The authors declare no conflict of interest and do not have any financial disclosures.
1. Muscles of the upper arm-biceps-triceps—TeachMeAnatomy [Internet]. 2021. [cited 2021 May 18]. Available from: https://teachmeanatomy.info/upper-limb/muscles/upper-arm/
2. Trail IA, Funk L, Rangan A, Nixon M. Textbook of Shoulder Surgery
. Springer; 2019. 605 p.
3. Gilcreest E, Albi P. Unusual lesions of muscles and tendons of the shoulder girdle and upper arm. Surg. Gynecol. Obstet
. 1939; 68:903–17.
4. Tobin WJ, Cohen LJ, Vandover JT. Parachute injuries. JAMA
. 1941; 117:1318–21.
5. Spiegl UJ, Faucett SC, Millett PJ. Traumatic rupture of the coracobrachialis muscle: a case report. JBJS Case Connect
. 2014; 4:e54–e4.
6. Saltzman BM, Harris JD, Forsythe B. Proximal coracobrachialis tendon rupture, subscapularis tendon rupture, and medial dislocation of the long head of the biceps tendon in an adult after traumatic anterior shoulder dislocation. Int. J Shoulder Surg
. 2015; 9:52–5.
7. Tyler TF, Mullaney MJ, Mirabella MR, et al. Risk factors for shoulder and elbow injuries in high school baseball pitchers: the role of preseason strength and range of motion. Am. J. Sports Med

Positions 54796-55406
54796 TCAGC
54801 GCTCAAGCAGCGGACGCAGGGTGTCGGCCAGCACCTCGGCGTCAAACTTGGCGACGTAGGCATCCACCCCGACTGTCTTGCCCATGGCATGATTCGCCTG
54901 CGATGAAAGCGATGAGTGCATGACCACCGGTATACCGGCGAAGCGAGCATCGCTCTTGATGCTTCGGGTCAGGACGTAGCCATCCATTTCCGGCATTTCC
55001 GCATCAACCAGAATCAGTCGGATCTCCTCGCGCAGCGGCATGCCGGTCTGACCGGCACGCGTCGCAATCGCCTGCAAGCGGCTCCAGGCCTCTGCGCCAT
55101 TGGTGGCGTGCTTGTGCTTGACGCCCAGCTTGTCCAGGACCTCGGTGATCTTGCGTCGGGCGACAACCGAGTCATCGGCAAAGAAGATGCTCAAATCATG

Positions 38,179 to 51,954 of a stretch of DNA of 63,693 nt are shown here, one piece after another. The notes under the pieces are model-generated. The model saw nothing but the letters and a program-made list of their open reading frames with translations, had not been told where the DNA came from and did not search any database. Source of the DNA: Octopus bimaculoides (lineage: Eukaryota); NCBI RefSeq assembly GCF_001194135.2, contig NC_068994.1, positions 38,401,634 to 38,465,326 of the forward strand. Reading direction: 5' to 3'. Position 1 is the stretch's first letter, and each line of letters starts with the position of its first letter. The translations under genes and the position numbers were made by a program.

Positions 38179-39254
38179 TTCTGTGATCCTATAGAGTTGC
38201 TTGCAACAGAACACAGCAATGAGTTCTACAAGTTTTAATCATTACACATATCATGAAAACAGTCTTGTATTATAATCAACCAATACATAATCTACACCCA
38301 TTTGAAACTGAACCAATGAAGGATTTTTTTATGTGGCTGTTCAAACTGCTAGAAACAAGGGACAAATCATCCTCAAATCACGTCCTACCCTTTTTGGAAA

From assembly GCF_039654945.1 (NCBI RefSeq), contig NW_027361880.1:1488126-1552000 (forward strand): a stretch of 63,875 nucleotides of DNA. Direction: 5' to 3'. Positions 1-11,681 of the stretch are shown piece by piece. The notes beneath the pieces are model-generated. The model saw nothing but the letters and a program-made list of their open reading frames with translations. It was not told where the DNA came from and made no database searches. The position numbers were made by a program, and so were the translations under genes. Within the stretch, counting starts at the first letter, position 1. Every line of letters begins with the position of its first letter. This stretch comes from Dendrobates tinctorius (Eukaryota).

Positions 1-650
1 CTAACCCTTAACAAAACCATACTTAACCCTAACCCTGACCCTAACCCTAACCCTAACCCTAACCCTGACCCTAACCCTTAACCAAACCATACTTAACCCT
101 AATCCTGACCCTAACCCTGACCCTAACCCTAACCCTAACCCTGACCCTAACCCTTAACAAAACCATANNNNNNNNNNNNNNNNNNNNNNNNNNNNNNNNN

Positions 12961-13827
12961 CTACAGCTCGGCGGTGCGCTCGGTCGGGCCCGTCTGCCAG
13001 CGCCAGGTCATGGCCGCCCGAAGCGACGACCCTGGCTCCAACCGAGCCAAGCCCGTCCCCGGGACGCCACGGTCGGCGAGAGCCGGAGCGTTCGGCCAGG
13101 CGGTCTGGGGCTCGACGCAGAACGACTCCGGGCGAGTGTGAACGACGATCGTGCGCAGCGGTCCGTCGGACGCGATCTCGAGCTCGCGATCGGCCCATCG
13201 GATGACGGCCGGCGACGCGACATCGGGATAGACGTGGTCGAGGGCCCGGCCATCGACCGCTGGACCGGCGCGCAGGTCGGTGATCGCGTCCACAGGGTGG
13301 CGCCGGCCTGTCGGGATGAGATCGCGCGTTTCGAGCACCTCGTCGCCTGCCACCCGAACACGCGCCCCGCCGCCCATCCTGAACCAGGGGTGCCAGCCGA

. 2014; 42:1993–9.
8. Shanley E, Kissenberth MJ, Thigpen CA, et al. Preseason shoulder range of motion screening as a predictor of injury among youth and adolescent baseball pitchers. J. Shoulder Elb. Surg
. 2015; 24:1005–13.
9. Wilk KE, Macrina LC, Fleisig GS, et al. Deficits in glenohumeral passive range of motion increase risk of elbow injury in professional baseball pitchers: a prospective study. Am. J. Sports Med
. 2014; 42:2075–81.
10. Camp CL, Zajac JM, Pearson DB, et al. Decreased shoulder external rotation and flexion are greater predictors of injury than internal rotation deficits: analysis of 132 pitcher-seasons in professional baseball. Arthroscopy
. 2017; 33:1629–36.